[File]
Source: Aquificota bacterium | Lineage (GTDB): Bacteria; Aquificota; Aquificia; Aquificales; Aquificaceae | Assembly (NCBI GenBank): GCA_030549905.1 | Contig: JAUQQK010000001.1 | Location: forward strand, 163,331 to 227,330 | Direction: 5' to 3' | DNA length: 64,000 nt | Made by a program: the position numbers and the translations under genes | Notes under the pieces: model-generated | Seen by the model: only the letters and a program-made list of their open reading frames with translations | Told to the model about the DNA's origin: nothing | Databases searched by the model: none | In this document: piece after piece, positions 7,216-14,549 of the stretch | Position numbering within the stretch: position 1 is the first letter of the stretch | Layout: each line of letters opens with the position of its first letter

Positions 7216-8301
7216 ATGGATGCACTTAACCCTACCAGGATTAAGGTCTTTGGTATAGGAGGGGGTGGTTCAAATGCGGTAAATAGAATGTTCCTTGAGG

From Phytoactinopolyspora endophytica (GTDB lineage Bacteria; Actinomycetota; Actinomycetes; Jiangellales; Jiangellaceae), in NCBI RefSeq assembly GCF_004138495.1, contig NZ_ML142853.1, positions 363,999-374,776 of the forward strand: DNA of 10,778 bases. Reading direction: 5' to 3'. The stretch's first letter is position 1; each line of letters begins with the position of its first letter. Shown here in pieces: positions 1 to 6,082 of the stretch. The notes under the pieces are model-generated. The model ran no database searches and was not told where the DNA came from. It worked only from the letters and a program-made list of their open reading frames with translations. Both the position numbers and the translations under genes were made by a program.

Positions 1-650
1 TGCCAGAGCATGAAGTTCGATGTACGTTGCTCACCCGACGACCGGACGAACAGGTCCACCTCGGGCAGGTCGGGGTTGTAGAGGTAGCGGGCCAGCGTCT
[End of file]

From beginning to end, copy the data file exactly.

Source: Aquificota bacterium | Lineage (GTDB): Bacteria; Aquificota; Aquificia; Aquificales; Aquificaceae | Assembly (NCBI GenBank): GCA_030549905.1 | Contig: JAUQQK010000001.1 | Location: forward strand, 163,331 to 227,330 | Direction: 5' to 3' | DNA length: 64,000 nt | Made by a program: the position numbers and the translations under genes | Notes under the pieces: model-generated | Seen by the model: only the letters and a program-made list of their open reading frames with translations | Told to the model about the DNA's origin: nothing | Databases searched by the model: none | In this document: piece after piece, positions 7,216-14,549 of the stretch | Position numbering within the stretch: position 1 is the first letter of the stretch | Layout: each line of letters opens with the position of its first letter

Positions 7216-8301
7216 ATGGATGCACTTAACCCTACCAGGATTAAGGTCTTTGGTATAGGAGGGGGTGGTTCAAATGCGGTAAATAGAATGTTCCTTGAGG

From Phytoactinopolyspora endophytica (GTDB lineage Bacteria; Actinomycetota; Actinomycetes; Jiangellales; Jiangellaceae), in NCBI RefSeq assembly GCF_004138495.1, contig NZ_ML142853.1, positions 363,999-374,776 of the forward strand: DNA of 10,778 bases. Reading direction: 5' to 3'. The stretch's first letter is position 1; each line of letters begins with the position of its first letter. Shown here in pieces: positions 1 to 6,082 of the stretch. The notes under the pieces are model-generated. The model ran no database searches and was not told where the DNA came from. It worked only from the letters and a program-made list of their open reading frames with translations. Both the position numbers and the translations under genes were made by a program.

Positions 1-650
1 TGCCAGAGCATGAAGTTCGATGTACGTTGCTCACCCGACGACCGGACGAACAGGTCCACCTCGGGCAGGTCGGGGTTGTAGAGGTAGCGGGCCAGCGTCT